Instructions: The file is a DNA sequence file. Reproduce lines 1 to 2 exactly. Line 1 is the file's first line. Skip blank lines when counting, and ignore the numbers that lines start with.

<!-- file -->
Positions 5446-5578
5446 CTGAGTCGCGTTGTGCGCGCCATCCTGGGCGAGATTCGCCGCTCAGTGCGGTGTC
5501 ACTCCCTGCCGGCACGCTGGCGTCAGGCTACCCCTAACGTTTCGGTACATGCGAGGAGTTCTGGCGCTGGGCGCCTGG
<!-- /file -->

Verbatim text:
Positions 5446-5578
5446 CTGAGTCGCGTTGTGCGCGCCATCCTGGGCGAGATTCGCCGCTCAGTGCGGTGTC